Inflation concerns were already present prior to the war, with the Covid-19 pandemic creating supply chain issues but inflation risk has been compounded by the post invasion led rise in energy, commodities and food prices.

With the Russia-Ukraine war in full swing, petrol prices quickly moved past $2 per litre in metropolitan centres. Russia is the world’s largest combined exporter of oil and gas and is a key supplier of energy to Europe. Ukraine is also a large energy producer and one of the world’s largest wheat exporters. The ensuing lack of supply has seen significant prices rises, which of course have had a flow on effect to the cost of living and business expenses. 

How do we protect the portfolio against inflation?

Performance in share markets is improving since January but it’s important to remember that we are likely to remain in a lower growth and higher inflation environment for the moment, and share markets are therefore likely to remain volatile.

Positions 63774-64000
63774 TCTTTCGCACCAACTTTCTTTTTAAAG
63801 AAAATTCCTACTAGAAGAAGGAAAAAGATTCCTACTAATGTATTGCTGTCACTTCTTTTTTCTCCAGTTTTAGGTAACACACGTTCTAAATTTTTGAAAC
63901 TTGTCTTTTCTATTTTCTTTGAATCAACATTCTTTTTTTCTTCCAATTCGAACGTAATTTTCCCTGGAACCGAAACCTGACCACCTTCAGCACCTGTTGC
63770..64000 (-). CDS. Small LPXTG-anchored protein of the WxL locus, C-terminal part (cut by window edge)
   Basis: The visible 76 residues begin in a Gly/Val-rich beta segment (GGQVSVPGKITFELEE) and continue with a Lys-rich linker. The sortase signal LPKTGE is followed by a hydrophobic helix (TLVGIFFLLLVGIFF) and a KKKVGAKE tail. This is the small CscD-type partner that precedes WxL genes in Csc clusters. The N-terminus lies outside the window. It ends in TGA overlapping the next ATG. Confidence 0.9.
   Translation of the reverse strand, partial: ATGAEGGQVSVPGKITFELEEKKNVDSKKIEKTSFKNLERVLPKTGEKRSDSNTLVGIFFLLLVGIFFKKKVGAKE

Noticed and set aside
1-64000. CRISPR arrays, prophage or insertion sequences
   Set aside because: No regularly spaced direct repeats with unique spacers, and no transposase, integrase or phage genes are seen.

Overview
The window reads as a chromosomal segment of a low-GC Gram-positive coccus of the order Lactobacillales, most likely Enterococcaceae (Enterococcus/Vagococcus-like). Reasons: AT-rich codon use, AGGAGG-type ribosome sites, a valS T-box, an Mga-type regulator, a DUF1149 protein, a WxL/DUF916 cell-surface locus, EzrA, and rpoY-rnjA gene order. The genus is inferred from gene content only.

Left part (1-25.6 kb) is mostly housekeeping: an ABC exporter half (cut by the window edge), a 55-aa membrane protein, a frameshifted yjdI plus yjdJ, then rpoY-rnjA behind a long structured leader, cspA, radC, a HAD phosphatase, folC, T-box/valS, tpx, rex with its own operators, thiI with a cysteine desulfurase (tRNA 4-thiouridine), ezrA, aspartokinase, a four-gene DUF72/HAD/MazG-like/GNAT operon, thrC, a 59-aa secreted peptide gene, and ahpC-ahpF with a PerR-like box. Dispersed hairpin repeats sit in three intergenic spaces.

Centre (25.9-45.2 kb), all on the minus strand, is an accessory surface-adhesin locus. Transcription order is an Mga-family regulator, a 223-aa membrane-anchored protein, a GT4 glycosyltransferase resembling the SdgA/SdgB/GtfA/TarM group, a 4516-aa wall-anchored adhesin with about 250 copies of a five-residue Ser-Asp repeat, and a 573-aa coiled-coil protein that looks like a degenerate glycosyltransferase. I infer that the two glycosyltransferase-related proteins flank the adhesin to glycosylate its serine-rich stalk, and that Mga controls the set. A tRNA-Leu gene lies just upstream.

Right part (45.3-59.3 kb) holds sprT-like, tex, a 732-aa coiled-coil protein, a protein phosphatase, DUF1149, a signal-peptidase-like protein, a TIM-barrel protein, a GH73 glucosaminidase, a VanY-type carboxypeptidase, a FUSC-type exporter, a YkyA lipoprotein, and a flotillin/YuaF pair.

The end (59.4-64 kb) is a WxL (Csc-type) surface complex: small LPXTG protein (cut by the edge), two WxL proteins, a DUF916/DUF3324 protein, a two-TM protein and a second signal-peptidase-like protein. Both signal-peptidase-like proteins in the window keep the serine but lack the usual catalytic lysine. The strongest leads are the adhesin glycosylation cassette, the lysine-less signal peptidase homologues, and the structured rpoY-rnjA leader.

Generally, shares markets are negatively impacted by high inflation. This is because inflation increases costs for a business which then flows through to negatively impact on profits. Wages growth is also becoming a more significant issue with a fight for talent, both globally and locally.

However, some sectors within share markets offer great inflation protection, like those linked to materials, commodities and energy, and our exposure to these sectors helped cushion the impact.

Unlisted investments such as unlisted property, unlisted infrastructure and agriculture all have features that also offer inflation protection. Property and infrastructure display characteristics of both growth and defensive asset classes and they have acted well to stabilise the portfolio. 

Outlook and positioning

One of Rest’s key beliefs is that super is a long-term investment, and with that in mind, we always take a view of the bigger picture.

We remain cautious around the impact of rising inflation and how it could slow global growth and household and retail spending. We are watching closely to see how this develops and how central banks will respond. Whilst still we remain broadly positive, we also remain nimble and ready to act.

The Core Strategy has moved to a more defensive position given the uncertain global backdrop. We have reduced our exposure to shares and increased our exposure to Fixed Income and Cash.

We continue to retain a highly diversified portfolio that aims to provide resilience by capturing returns through a wide range of investment exposures to generate competitive returns.